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Edtech Firm Zhangmen Files for U.S. IPO as Regulatory Scrutiny Tightens At Home

Ding Yi / May 20, 2021 07:04 PM / Business & Tech

Lesser-known Chinese online education firm Zhangmen has submitted an application with the U.S. Securities and Exchange Commission (SEC) to list on the New York Stock Exchange, skipping home country where regulators have increased scrutiny on e-learning platforms amid complaints about improper business practices.

In its prospectus filed on Wednesday, Shanghai-based Zhangmen did not disclose how many American depositary shares (ADSs) it will offer, but set a placeholder sum of $100 million. Earlier this year, Bloomberg reported that the company aims to raise about $300 million in the planned U.S. IPO.

The company plans to use the proceeds to expand its product lineup and improve technology infrastructure as well as for brand promotion, the prospectus said.

Founded in 2005, Zhangmen began by offering offline after-school tutoring services before shifting its focus to online education for school children in 2014. The company said that it currently generates most of its revenue from selling its core online one-on-one and small-class after-school tutoring services for major K-12 academic subjects, with its number of paying users reaching 544,813 as of the end of 2020, according to the prospectus.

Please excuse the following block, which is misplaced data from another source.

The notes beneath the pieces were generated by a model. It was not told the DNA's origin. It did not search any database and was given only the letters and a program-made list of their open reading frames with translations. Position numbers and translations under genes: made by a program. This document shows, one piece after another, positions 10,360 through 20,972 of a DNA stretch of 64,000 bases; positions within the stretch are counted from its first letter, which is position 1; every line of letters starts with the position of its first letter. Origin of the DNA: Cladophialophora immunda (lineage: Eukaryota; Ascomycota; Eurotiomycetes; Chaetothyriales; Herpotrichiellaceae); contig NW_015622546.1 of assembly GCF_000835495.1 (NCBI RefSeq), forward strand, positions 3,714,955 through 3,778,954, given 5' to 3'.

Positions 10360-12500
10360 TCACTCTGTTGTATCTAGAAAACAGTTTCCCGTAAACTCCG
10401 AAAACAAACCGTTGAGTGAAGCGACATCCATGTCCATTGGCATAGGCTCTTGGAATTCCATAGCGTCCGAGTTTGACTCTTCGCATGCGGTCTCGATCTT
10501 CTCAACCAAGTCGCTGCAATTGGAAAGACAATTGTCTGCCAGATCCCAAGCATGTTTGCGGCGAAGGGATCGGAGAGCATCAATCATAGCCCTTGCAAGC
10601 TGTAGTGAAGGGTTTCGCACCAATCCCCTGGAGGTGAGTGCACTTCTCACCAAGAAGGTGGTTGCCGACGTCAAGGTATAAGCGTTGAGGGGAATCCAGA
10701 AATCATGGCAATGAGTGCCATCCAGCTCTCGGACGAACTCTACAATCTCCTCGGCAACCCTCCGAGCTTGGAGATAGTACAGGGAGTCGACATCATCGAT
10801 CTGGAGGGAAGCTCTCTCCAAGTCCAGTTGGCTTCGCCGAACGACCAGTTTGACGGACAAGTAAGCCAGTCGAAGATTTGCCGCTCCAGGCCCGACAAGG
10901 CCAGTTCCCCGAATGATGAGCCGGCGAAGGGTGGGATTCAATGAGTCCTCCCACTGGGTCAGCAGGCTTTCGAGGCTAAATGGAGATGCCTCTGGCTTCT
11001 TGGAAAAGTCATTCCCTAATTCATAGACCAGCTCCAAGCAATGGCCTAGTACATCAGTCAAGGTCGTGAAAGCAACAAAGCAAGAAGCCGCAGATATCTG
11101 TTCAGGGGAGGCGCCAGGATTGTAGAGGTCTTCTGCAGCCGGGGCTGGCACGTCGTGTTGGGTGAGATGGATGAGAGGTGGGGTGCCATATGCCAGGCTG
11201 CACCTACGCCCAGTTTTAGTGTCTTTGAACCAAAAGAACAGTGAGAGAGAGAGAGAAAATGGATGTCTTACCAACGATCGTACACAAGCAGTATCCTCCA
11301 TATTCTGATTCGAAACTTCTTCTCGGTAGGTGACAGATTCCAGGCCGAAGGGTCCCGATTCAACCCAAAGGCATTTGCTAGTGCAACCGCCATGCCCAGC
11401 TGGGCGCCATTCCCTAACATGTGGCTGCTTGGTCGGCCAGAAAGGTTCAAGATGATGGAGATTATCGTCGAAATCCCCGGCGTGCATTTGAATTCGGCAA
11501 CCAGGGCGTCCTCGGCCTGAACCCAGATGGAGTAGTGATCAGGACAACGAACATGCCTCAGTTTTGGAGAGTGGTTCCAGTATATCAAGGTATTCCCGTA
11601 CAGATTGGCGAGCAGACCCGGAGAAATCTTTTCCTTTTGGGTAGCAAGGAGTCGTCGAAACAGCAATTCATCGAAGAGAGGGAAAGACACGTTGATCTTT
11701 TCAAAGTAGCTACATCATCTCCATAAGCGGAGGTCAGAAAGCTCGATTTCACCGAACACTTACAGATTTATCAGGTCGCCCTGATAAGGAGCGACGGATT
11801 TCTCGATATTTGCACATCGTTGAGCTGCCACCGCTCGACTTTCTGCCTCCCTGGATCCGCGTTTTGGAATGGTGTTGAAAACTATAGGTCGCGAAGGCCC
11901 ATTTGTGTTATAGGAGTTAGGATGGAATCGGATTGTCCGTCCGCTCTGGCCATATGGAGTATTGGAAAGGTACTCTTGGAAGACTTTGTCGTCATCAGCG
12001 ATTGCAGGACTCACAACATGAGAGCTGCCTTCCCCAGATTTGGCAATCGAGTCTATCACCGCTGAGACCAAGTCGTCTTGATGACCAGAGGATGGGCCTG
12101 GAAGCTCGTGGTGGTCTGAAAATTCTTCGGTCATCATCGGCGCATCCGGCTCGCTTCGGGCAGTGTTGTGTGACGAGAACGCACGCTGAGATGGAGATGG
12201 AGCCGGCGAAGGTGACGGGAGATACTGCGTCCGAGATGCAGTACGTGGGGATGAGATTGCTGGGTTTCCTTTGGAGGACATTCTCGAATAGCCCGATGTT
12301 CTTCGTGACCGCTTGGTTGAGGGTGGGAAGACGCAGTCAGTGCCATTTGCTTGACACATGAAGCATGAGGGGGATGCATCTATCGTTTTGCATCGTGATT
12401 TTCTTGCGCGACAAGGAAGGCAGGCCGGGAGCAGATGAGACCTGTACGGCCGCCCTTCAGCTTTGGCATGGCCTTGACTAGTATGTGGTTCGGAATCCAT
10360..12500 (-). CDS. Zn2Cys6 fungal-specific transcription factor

With domestic regulators heightening scrutiny on the online education industry, Zhangmen listed its inability to renew existing licenses or obtain newly required ones in the changing regulatory environment as a major risk factor, writing in its prospectus that this “could have a material adverse impact on our business, financial condition and results of operations.”

The company also said that its business could be affected if it became difficult to recruit, train and retain a sufficient number of qualified teachers.

Earlier this month, China’s State Administration for Market Regulation fined fast-rising edtech startup Zuoyebang 2.5 million yuan for misleading consumers about pricing and tutor qualifications. The government agency also slapped a fine of the same amount on Yuanfudao, one of its major rivals, for false advertising.

Contact reporter Ding Yi (

Related: Alibaba, Tencent-Backed Edtech Firms Fined for False Advertising


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